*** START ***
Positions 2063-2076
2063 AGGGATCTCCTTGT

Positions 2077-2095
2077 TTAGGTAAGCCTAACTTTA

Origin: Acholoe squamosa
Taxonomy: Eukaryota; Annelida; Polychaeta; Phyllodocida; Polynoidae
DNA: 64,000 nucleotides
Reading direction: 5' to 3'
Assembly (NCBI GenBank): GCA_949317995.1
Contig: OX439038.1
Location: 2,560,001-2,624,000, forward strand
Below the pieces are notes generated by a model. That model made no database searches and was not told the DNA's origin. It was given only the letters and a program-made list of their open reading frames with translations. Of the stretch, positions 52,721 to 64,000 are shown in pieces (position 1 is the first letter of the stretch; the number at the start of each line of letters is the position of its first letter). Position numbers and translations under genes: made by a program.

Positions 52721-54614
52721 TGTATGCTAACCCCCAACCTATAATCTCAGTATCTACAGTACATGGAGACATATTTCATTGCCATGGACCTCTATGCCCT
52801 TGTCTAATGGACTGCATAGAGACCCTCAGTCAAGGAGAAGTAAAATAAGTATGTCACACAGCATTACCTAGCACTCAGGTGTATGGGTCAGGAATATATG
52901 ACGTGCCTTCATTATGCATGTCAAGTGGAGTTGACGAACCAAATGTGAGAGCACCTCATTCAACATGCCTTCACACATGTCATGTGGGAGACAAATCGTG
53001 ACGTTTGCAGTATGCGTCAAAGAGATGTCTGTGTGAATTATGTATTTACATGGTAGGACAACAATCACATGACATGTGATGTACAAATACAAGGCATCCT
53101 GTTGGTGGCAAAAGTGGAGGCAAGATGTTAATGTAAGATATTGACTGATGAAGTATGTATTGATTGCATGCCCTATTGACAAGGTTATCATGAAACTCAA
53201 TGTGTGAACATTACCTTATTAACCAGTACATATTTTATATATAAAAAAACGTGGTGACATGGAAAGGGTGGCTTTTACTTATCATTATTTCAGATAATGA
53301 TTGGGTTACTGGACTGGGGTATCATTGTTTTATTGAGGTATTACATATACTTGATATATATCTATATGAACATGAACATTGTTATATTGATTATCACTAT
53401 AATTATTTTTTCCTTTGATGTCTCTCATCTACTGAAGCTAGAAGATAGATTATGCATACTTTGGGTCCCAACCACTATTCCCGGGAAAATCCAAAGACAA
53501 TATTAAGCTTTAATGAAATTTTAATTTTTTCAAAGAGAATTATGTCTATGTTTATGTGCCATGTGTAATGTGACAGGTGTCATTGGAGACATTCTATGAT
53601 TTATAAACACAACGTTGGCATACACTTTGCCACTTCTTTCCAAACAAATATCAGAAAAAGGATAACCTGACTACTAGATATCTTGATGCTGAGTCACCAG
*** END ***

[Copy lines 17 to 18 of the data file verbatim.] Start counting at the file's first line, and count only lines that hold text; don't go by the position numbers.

53001 ACGTTTGCAGTATGCGTCAAAGAGATGTCTGTGTGAATTATGTATTTACATGGTAGGACAACAATCACATGACATGTGATGTACAAATACAAGGCATCCT
53101 GTTGGTGGCAAAAGTGGAGGCAAGATGTTAATGTAAGATATTGACTGATGAAGTATGTATTGATTGCATGCCCTATTGACAAGGTTATCATGAAACTCAA